January 31, 2015

Nano Climates

Acacia blossoms along Burchell Road, Gilroy, CaliforniaOn with the insulated knee warmers at home; the air was decidedly brisk.

Off with the knee warmers 20 minutes later, stepping out of the car at the start.

Cruising along in the sunshine after the first climb, I considered peeling off my arm warmers.

Moments later, I passed through a pocket of chilled air. So it goes, in the Bay Area.

Dirt road beyond the pavement on Mt. Madonna Road near Gilroy, California
I was curious about today's climb to the end of the pavement on Mt. Madonna Road, with the usual trepidation of the unfamiliar. [It was fine.]

Had the group not been waiting, I would have ventured up the first section of dirt to the bright sunshine ahead.

Instead I descended, with care. A technical descent, this one, steep and curvy. I had taken special note of one short slick section on the way up. Evidence of road repair suggests a chronic wetness, there.

Returning along Redwood Retreat, my pace slowed as I approached a knot of cyclists stopped off the road. No one I recognized; one guy timidly signaled for my attention. “Where are we?” They were looking for Uvas Road. Hard to imagine that in their group of six or eight, no one had a GPS device at the ready. “Where does this road go?” I set them straight, and encouraged them to check out the rest of Redwood Retreat and Mt. Madonna first.

Oak tree near the summit of Country Drive, Gilroy, California
The rest of the gang now having caught and passed me, I sought an additional challenge. They were headed into town for lunch; I had other plans. Being in the neighborhood, why not check out another unfamiliar climb?

The back side was mostly rural, with a sweeping view of pasture and green hills topped with an impressive oak tree. Dropping down the front side, I passed a cautionary sign for trucks: 15% grade. [Uh oh.] I made my u-turn in the residential section at the bottom; the houses got bigger the higher I climbed. This presented a healthy challenge, though I'd wager it didn't touch 15%. [I'm not complaining, mind you.]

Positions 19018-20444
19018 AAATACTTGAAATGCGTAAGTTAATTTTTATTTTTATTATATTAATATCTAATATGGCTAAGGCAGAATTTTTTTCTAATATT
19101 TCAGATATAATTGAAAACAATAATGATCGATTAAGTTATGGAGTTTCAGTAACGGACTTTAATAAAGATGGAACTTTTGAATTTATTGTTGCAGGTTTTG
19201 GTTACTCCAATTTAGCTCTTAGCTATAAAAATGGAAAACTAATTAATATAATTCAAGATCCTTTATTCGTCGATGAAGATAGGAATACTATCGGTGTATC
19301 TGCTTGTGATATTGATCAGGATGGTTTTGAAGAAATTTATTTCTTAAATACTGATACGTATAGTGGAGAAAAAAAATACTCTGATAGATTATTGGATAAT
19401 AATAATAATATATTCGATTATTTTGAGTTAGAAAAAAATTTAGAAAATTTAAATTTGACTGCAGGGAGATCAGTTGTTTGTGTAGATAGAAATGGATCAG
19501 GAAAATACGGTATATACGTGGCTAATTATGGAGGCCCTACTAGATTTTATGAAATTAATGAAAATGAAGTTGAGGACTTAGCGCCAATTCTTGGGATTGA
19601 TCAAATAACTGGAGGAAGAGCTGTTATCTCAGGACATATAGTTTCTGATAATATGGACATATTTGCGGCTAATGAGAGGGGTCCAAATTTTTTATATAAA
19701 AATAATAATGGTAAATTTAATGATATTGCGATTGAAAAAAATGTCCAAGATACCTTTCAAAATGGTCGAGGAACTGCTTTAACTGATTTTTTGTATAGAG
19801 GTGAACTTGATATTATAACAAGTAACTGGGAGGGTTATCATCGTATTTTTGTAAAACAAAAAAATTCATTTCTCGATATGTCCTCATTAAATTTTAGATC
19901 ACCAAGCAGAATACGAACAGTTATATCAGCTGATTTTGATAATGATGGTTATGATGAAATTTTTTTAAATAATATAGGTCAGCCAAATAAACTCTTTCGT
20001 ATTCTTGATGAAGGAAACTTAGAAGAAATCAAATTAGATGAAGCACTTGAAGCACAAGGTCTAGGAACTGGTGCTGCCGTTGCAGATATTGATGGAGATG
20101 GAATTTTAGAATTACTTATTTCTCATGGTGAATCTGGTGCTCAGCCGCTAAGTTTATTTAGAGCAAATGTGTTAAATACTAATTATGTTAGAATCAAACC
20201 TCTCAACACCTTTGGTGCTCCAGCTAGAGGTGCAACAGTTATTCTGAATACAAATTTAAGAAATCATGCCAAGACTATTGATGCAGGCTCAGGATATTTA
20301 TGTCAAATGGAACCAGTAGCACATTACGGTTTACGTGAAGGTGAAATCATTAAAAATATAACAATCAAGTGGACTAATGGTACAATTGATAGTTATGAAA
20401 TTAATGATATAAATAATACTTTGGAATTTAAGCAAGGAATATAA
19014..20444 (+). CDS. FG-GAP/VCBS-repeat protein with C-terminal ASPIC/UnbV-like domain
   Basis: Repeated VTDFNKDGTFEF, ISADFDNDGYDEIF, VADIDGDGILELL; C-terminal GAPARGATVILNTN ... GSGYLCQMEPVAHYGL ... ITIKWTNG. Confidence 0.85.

Uvas Reservoir, west of San Martin, California
My route deviated further from the group, as I opted for scenic rolling hills instead of a long slog into the wind along a busy thoroughfare—with the bonus option of my own little picnic at the Uvas Reservoir, and clear views of the familiar summits of both Mt. Hamilton and Mt. Umunhum along the way.

Having seen very little wildlife, I was charmed by a pair of western bluebirds darting along a fence line on Bailey Avenue. They were bluer than blue: Azure? Cerulean? The color of lapis lazuli, and too fast for any chance of a photo.

By the end of the day, I had unzipped my vest to flap in the wind, shed the arm warmers, and slathered on the sunscreen. 62 miles, 3200 feet of climbing—farewell, January!

January 25, 2015

As Luck Would Have It

Guadalupe Reservoir near San Jose, California
The first bit of luck was an impromptu listing for a challenging ride with a local start, leading to our club's annual appreciation luncheon for last year's ride leaders. Of course, it would make more sense to take a flat route after yesterday's long, hilly ride—and that was my original plan. But I don't have enough sense for that.

Tower atop Mt. Umunhum, Sierra Azul Open Space Preserve, near San Jose, California
I stopped at the base of Mt. Umunhum Road to congratulate myself for another successful climb up the west side of Hicks, and that was the second piece of luck. A long, loud stream of motorcycles roared past. They couldn't have been too far behind me. There were so many of them that I was glad not to be on the road at that moment.

Almaden Reservoir near San Jose, California
I had mapped out a slightly longer route to the luncheon, avoiding the direct route along a busy expressway. Among the earliest arrivals, I claimed my raffle ticket and mingled before settling down with my plate near some faces familiar from last fall's rides in the Eastern Sierras. My raffle ticket was number 726. The guy to my left? Number 727. To his left? 728. We didn't ride together, but evidently we arrived sequentially, and then ended up sitting sequentially.

What are the odds?

I was happy with my prize, a water bottle from a local bike shop filled with goodies (patches, patch kit, and various sample packets). That being the most common prize, the ride leaders at our table raised our bottles in a mutual-admiration toast to our prowess. Our sequential trio had led a total of 43 rides in 2014.